Since the earliest days of the AIDS epidemic, peers have played critical roles in providing care for people affected by HIV, advocating for policy change to improve services, and helping people at high risk for the disease to develop life-saving risk-reduction skills. In the summer of 2015, I visited all five of the RiC grantees who used peers to conduct evaluation activities and conducted 20 qualitative interviews with peers and their program managers. While our findings from this study will be shared soon in the webinar “Meaningful Involvement of Peers in Evaluation and Data Collection” and in peer-reviewed journals, here are some highlights from the interviews.

Posted By: Mary Hawk, DrPH, LSW, University of Pittsburgh Graduate School of Public Health - Monday, October 10, 2016


Substance Over Style: The Vice Presidential Debate & Why The Need For HIV Discussion Is Greater Than Ever

Those who turned into Tuesday Night's Vice Presidential Debate looking for sober, detailed discussion of policy issues came away less than satisfied as Tim Kaine and Mike Pence seemed content to spend much of the evening their opposition than laying out specific plans for their administrations. At a time when the nature of both healthcare and the HIV/AIDS epidemic is changing at a substantial rate, Americans deserve debates that focus on public health policy more than they do partisan jousting.

Posted By: AIDS United, Policy Department - Friday, October 07, 2016


We No Longer Carry the Burden

I have been living with HIV for over seven years, and this year I attended USCA for the first time. As I prepared for USCA, I couldn’t help but think about how moving this was going to be for me, not only as a person living with HIV, but as a volunteer mentor to newly positive people and as a member of the DC Metro Ryan White Planning Council. I just didn’t quite realize how moving this would all be and that this conference happened to me at the right time in my personal and professional life.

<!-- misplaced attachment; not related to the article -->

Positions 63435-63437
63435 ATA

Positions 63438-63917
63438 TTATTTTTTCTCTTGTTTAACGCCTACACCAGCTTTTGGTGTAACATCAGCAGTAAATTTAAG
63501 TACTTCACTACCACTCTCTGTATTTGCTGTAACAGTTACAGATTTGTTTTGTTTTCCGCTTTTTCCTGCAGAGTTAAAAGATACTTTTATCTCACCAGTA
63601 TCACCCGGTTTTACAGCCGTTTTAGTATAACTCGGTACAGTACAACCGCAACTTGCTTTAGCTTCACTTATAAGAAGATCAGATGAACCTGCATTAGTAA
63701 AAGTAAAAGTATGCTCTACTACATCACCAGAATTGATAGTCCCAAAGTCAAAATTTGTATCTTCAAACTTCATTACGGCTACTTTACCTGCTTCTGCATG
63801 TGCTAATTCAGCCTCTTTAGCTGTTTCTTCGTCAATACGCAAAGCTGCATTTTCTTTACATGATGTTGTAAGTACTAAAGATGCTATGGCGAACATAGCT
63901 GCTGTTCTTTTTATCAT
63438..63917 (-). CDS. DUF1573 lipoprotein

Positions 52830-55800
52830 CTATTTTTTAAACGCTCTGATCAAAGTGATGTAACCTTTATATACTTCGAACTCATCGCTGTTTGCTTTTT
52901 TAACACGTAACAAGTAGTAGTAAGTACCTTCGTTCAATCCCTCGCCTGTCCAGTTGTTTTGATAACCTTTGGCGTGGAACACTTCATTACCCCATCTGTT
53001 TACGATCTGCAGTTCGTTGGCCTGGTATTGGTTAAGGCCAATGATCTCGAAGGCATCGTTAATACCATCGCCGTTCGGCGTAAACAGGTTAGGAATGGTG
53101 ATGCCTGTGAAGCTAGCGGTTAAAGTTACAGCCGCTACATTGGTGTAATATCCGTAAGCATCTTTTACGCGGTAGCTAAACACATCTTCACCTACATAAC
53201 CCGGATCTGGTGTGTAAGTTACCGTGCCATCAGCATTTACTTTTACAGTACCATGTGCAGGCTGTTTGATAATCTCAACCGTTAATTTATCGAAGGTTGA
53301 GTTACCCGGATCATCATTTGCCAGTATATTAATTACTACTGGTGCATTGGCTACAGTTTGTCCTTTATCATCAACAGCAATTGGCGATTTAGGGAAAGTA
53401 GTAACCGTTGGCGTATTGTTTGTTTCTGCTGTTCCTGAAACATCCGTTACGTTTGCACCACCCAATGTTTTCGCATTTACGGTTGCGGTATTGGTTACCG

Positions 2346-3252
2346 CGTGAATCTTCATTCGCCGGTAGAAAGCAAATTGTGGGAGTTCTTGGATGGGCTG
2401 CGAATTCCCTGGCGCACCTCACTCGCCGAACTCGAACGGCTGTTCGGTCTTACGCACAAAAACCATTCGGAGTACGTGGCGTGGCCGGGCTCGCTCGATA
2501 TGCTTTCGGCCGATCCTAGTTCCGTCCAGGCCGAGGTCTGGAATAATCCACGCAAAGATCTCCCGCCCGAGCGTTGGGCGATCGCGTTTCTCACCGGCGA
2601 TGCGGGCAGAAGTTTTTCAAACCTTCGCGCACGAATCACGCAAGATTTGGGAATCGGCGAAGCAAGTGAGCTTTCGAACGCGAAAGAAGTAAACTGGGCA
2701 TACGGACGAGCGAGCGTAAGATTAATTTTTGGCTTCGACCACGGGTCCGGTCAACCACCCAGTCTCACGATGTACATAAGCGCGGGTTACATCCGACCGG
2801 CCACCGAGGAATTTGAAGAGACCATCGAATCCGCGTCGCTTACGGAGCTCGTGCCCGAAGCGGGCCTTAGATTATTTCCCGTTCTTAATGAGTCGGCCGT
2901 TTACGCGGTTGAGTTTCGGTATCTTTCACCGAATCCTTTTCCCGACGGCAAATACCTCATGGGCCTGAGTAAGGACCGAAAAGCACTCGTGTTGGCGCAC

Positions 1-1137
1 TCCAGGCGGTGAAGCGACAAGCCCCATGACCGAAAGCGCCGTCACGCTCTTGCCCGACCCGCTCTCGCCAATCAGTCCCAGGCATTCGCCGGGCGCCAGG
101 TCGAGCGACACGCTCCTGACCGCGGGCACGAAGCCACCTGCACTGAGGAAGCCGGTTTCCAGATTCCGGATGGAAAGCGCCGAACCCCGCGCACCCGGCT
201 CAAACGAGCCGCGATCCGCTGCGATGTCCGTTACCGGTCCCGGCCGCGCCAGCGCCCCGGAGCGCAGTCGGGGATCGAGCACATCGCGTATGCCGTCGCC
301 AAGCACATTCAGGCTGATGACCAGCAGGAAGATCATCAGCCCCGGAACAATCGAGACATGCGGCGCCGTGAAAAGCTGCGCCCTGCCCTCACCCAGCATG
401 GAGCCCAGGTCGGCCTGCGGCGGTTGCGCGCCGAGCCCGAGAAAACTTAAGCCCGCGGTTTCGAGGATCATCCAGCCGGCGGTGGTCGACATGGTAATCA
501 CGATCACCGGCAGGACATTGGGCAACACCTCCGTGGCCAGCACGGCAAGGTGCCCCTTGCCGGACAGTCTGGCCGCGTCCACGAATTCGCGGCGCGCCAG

Posted By: Julio Fonseca, Program Manager - Monday, October 03, 2016


Congress Ekes Out Funding Compromise

Well past the 11th hour, Congress managed to once again cobble together a Continuing Resolution to keep the government running for the next 10 weeks. While the measure passed with bipartisan support, potential conflict waits in the wings with many funding priorities such as money to address the water crisis in Flint, Michigan simply kicked down the road. Next up is determining whether or not to fund the 11 remaining appropriations bills for FY 2017 in an omnibus bill or a series of smaller, "minibuses".

Posted By: AIDS United, Policy Department - Friday, September 30, 2016


HUD Releases Final Rule on Transgender & Gender Nonconforming Individuals & Housing Discrimination

Among the many barriers that transgender and gender nonconforming individuals face, those that block them from finding stable housing are some of the biggest. With the release of their final rule on the issue, HUD hopes to reduce and eventually eliminate discrimination against transgender & gender nonconforming people with regards to housing and shelter access, a move that could have a large impact on HIV prevention, treatment, and health outcomes.

Posted By: AIDS United, Policy Department - Friday, September 30, 2016